A memorial service will be held at Trinity Episcopal Church, 7474 Washington Blvd, Elkridge, Maryland on November 9th at 10:00 a.m. Private interment will take place later that day at Crownsville Veterans Cemetery at 2:30 p.m. In lieu of flowers, contributions in Albert’s name may be made to CurePSP, 30 E. Padonia Rd, Suite 201, Timonium, MD 21093 or the ASPCA, P.O. Box 96929, Washington, DC 20090.
The family of Albert Rosenberger is being served by Graceland/Fairlawn Funeral Home, 2091 N Oakland Ave, Decatur, IL Please view the online obituary, send condolences, and share memories at www.gracelandfairlawn.com

Arrangements are incomplete at this time. Service details will be posted as soon as they become available.
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  1. Chief… thank you. The family enjoys hearing all the kind words from Dad's colleagues and AF family. He loved what he did and we are very proud to call him 'Dad'. Wishing you good health.

  2. Thank you all for the kinds words and memories shared of our Dad. We are enjoy reading your stories and posts. Blessings to you & yours!

  3. I worked for Rosie as a 202 in the S&W Center at Chicksands in the early '70's. He always had a smile, and a certain calmness. He was always good to me and treated everyone fairly. I learned a lot from him (and his whole team). When you spend a thousand mid-shifts (or at least it seemed like it), you get to know a guy… I'm glad I got to know him as he and his "helper" MSGT Dave Shepard helped mold this young airman for the future. RIP Rosie! ~ Mike "Cowboy" Simmons, Kerrville, Texas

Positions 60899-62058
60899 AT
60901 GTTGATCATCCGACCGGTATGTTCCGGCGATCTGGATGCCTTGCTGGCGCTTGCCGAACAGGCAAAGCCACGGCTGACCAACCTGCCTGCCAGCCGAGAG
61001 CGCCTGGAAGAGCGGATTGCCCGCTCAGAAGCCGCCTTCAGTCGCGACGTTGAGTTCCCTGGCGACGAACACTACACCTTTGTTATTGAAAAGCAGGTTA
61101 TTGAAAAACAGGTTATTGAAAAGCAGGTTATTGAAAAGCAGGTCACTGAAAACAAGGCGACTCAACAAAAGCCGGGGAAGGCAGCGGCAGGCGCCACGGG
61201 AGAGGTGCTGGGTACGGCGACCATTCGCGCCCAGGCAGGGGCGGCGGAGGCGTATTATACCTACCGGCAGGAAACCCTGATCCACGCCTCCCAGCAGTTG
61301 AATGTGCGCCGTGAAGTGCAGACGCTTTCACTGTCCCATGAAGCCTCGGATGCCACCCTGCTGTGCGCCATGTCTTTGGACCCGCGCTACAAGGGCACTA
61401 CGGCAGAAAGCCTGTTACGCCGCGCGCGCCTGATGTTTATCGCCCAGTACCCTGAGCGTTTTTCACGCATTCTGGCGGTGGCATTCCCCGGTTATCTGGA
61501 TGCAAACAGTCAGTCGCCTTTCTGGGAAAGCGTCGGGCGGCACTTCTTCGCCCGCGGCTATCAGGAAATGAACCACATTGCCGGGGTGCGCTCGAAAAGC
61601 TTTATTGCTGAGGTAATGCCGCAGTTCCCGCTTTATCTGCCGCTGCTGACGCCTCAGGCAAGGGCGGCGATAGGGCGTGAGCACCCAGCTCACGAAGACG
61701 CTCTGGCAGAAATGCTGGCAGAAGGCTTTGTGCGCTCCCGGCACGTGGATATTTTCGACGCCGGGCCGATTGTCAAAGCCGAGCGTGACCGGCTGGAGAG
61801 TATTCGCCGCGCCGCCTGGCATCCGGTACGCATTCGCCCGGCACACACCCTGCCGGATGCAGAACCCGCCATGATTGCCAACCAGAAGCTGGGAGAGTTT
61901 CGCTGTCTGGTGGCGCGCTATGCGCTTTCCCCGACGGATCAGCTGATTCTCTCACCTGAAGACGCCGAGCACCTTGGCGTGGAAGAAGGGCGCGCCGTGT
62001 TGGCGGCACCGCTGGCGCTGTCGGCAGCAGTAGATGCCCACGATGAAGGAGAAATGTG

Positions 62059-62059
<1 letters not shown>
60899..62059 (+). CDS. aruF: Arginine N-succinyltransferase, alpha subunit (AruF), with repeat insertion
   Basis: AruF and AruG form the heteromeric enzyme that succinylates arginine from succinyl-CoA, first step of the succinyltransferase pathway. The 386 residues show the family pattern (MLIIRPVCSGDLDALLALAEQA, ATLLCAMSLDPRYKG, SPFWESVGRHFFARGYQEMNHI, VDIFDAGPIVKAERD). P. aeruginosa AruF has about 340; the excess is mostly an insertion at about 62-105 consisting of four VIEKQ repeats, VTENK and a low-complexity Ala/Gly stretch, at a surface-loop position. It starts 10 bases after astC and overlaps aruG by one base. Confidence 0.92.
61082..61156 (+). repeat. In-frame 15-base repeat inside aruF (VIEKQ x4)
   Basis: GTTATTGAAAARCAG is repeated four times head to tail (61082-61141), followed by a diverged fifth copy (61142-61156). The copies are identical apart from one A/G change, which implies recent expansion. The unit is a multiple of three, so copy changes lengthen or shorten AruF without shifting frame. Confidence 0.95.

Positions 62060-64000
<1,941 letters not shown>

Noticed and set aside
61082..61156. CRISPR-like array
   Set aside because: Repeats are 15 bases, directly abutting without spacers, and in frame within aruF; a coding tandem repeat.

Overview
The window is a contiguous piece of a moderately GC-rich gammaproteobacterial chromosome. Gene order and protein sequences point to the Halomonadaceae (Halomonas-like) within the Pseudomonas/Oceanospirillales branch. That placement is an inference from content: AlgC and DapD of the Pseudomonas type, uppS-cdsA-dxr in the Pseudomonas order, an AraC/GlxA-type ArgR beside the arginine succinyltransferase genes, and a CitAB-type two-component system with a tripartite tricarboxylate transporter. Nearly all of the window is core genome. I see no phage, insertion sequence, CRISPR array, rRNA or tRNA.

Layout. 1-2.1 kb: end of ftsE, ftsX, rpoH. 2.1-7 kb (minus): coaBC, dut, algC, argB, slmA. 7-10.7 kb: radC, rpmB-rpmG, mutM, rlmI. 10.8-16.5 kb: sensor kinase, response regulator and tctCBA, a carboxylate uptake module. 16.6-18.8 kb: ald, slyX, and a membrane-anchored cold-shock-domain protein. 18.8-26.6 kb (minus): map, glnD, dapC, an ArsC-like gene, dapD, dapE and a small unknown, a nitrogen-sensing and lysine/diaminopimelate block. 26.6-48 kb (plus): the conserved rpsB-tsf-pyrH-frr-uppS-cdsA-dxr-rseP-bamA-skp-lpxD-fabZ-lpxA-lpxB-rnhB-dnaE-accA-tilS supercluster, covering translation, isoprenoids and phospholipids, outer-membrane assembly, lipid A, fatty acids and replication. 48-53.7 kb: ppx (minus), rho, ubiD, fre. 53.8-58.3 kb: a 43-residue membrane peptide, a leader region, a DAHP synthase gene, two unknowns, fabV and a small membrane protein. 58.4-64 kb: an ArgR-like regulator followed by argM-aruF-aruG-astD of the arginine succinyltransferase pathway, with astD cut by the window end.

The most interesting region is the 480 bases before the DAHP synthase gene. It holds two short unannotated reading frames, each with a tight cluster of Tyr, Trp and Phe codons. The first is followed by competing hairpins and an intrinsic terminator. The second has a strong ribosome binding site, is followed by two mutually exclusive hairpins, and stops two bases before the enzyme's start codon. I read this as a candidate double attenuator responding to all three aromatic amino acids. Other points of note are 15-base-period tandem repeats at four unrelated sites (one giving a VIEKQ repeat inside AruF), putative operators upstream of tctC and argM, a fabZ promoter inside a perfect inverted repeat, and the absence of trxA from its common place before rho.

4. 2 fine gentlemen – Al and Roy – keeping a young JEEP squared away on her first tour…Chix was a better place with you guys…

  5. Sherri, I am very sorry that I won't be able to be there. I live in Prosperity, SC and I have to be in Maryland on the 14th for some family business, so one trip of that length in the month is about my limit. I also remarried not long ago and have the pleasure of helping to raise a now 13 year old, the adopted grand daughter of my wife. After raising six children of my own, you would think I would have had enough, but she has fit right in with my other fifteen grand children.

    Your Dad and Mom were sweet people. I am sorry that Kath and I did not get to know them better. But I have to say that most folks in our "Business" were and are very decent, hard working, and respectful of one another and the citizenry of our country.